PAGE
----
Wine is a $30 billion industry worldwide. And a changing climate presents real challenges to producers: some of the world’s best wine-producing regions may become “too warm to grow high-quality wine grapes.” Scientists are working hard to protect the industry…and UC Davis researcher Andrew Walker is at the forefront.
Walker is trying to create new grapes that are heat-resistant..and that can make quality wine. He’s using classical breeding techniques in combination with molecular genetics. Walker and his team are “developing genetic maps that pinpoint the mutations necessary for improved quality, climatic adaptation and increased pest and disease resistance.”
Slate recently interviewed Walker:
“The primary goal of my research is to provide new varieties and rootstocks that are better able to resist … diseases, and adapt to a wider range of soil and water regimes,” said Walker.
Although climate change is the driving force, Walker predicts the end result could be a new “golden age” in winemaking.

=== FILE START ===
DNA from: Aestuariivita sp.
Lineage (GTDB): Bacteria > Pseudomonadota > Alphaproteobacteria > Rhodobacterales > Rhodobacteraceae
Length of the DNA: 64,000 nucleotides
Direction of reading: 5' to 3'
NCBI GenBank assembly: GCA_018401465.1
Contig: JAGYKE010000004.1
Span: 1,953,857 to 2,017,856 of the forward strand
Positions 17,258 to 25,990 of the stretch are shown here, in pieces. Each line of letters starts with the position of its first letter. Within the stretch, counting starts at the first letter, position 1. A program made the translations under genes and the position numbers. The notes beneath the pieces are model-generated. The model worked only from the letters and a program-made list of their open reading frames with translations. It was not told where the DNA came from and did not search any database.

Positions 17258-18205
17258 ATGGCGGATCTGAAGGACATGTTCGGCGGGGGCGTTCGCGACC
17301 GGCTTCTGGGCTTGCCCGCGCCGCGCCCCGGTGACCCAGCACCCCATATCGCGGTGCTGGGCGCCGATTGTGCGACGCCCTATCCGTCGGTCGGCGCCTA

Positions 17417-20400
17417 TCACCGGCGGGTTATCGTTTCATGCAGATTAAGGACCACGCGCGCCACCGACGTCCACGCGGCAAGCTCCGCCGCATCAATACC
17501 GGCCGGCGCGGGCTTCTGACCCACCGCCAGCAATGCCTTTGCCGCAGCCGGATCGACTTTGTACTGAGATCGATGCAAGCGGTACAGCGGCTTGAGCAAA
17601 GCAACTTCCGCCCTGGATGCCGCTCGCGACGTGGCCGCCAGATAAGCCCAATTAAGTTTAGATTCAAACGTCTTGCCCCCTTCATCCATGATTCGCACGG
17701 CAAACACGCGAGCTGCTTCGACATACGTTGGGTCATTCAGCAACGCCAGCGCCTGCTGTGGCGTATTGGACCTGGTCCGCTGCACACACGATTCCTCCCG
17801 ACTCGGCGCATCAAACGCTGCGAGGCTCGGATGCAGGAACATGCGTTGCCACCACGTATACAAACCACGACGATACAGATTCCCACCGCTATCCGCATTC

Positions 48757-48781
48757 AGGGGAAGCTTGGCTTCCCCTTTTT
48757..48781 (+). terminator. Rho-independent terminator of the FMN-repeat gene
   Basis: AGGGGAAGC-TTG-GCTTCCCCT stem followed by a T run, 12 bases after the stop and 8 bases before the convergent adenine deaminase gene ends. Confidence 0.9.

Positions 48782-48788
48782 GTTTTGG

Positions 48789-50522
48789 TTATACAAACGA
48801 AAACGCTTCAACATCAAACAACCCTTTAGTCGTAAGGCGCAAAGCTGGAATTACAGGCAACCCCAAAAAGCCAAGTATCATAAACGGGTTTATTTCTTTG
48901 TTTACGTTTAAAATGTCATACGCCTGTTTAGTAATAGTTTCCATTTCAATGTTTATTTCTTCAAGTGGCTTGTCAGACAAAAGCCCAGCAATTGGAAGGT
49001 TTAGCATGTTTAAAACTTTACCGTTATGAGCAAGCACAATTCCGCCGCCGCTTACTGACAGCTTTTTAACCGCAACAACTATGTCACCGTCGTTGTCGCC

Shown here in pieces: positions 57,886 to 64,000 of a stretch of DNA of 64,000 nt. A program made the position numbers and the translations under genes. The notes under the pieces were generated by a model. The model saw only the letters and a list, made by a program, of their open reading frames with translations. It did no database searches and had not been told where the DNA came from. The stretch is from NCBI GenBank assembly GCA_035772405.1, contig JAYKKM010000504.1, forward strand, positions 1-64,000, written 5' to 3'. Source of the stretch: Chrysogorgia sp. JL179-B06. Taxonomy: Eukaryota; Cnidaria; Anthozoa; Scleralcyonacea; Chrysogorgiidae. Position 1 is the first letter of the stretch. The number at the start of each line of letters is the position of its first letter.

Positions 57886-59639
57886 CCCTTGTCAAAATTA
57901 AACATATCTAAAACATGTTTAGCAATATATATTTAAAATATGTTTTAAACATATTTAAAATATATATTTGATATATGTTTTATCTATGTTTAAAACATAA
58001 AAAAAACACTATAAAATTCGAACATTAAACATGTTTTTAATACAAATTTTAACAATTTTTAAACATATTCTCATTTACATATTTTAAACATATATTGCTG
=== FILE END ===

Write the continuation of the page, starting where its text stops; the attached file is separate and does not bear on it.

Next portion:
What might a “golden age” mean to wine drinkers? Wine will change, and so will the varieties we drink. Think blended grape varieties – hybrid wines – that could include several different kinds of grapes. Other benefits to producers (and consumers) might be the ability of traditional wine-producing regions to stay put as climate changes and reduced pesticide use. It might even mean expanding grape cultivation into locations that previously weren’t tenable due to concerns about disease.
Walker’s work is part of the University of California’s Global Food Initiative, which seeks to harness the institution’s resources address one of the most compelling issues of our time: how to sustainably and nutritiously feed a growing world population.
Report: U.S. should double investment in ag research to assure global food security